The upper unit of the Bonanza King Formation is a light creamy gray dolomite.

Literature Cited:
- Cooper, John D., 1987.
- Hewett, D. F., 1931.

Other articles: Potosi Mountain Road 40000

Locations: Goodsprings. Sheep Mountain.  

Goodsprings dolomite

The Goodsprings dolomite was named and described by Hewett (1931), who assigned a Cambrian-Devonian age based on sparse fossils and stratigraphic position between known Cambrian and Devonian strata. In its type section at Sheep Mountain, the Goodsprings is 2,475 ft (750 m) thick and lies between the Middle Cambrian Bright Angel Shale (= Carrara Formation) and the Middle Devonian Sultan Formation (Cooper, 1987).

Locations: Kokoweef Peak.
Full Size ImageKokoweef Peak forms the backdrop for a discussion of the regional significance of the Aztec Sandstone  

The peak of Kokoweef Peak is formed of Goodsprings Dolomite. The outcrop is bounded by the Clark Mountain Fault and extends to the southeast into the Ivanpah Valley. Flanking the north and west of Kokoweef Peak is a series of progressively younger rocks, beginning with the Sultan Limestone and ending with the Aztec Sandstone.

Literature Cited:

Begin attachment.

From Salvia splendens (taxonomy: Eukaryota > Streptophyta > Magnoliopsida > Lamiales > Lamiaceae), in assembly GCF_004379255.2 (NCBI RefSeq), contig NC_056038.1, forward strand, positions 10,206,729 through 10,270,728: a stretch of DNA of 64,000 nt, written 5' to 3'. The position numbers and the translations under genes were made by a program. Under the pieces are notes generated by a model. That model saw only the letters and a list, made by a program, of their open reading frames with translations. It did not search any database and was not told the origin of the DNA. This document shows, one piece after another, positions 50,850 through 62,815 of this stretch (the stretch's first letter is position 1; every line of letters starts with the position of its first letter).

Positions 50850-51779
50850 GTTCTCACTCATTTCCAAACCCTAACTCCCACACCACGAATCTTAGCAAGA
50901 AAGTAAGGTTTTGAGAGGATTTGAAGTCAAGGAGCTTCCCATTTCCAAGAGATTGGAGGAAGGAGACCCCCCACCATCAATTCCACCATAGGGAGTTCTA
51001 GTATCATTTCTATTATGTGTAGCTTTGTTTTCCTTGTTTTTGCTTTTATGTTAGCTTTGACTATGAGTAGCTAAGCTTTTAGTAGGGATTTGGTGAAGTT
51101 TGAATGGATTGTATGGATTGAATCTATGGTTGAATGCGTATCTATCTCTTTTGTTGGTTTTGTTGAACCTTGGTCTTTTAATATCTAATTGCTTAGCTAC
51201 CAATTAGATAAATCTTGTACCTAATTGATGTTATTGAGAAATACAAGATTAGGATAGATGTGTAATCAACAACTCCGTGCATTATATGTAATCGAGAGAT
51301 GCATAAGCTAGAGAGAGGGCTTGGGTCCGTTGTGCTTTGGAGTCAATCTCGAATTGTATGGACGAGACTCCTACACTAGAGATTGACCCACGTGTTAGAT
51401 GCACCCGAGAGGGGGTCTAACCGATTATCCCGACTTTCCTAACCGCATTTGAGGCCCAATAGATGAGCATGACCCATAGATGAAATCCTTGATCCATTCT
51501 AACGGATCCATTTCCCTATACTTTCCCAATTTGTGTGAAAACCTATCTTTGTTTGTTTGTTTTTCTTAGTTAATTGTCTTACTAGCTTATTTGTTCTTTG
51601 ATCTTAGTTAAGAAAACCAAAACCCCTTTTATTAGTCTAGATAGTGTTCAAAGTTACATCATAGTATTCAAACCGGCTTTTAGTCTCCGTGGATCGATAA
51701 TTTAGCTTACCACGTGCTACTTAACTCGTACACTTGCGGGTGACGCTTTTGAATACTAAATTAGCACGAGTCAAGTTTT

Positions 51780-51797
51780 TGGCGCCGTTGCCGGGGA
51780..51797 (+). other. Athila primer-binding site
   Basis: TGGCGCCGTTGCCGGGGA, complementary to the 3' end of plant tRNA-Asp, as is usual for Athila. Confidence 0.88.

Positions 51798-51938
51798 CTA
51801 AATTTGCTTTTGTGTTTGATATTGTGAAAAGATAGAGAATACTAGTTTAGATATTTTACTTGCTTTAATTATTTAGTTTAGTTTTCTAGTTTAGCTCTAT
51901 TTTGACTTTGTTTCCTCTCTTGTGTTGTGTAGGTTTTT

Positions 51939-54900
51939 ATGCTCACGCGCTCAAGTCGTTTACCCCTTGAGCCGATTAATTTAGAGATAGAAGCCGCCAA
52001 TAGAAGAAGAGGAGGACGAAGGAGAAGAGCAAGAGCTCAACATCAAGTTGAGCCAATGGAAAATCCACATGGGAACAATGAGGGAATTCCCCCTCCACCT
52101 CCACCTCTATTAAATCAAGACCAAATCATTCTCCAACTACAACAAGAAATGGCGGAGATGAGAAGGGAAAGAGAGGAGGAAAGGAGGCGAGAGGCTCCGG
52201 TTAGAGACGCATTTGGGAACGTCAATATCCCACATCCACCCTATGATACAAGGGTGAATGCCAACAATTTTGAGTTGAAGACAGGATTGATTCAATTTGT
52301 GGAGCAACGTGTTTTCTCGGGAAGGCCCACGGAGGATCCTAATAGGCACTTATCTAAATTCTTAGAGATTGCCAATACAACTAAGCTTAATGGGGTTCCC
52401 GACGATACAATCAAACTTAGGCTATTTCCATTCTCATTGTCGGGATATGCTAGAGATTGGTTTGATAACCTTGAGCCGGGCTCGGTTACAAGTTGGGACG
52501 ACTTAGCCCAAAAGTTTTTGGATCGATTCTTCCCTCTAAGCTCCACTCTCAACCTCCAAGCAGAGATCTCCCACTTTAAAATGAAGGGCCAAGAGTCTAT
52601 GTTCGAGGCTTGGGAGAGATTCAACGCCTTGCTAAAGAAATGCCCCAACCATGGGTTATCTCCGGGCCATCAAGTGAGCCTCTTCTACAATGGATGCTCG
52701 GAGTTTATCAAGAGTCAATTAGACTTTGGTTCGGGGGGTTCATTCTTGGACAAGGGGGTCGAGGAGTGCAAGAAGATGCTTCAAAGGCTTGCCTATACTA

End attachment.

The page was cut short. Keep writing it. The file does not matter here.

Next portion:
- Hazzard, John C., 1954.  

The Goodsprings Dolomite is not identified in the Providence Mountains by Hazzard (1954). Instead he describes 750 feet of dolomite, containing an unconformity, that has been formerly named the Cornfield Springs Formation. On the basis of the materials I have, it appears that relationship between the Bonanza King and Goodsprings Formations is unclear and requires additional work.

Literature Cited:
- DeCourten, Frank L., 1979.

Locations: Sultan Mine.  

Sultan Limestone

The Sultan limestone is a Middle Devonian massive, finely crystalline limestone, crystalline dolomite, thin bedded bleached linestone, and chert. It is locally fossiliferous. The type locality is near the Sultan Mine, Goodsprings District, Nevada. The Sultan limestone is common in many eastern Mojave Desert ranges; Providence Mountains -- Devil's Playground area (DeCourten, 1979).

Literature Cited:
- DeCourten, Frank L., 1979.

Locations: Ironside Mine.  

Ironside(?) dolomite
The Ironside Dolomite member of the Sultan limestone is a Middle and Upper Devonian dark gray to black dolomite, up to 150 feet thick, and sparsely fossiliferous. The type area is near the Ironside mine, west side of the Spring Mountains, Goodsprings quadrangle, Nevada. The Ironside dolomite is common wherever the Sultan limestone is present in the eastern Mojave Desert region; Providence Mountains (DeCourten, 1979).

Literature Cited:
- DeCourten, Frank L., 1979.

Locations: Valentine Mine.  

Valentine limestone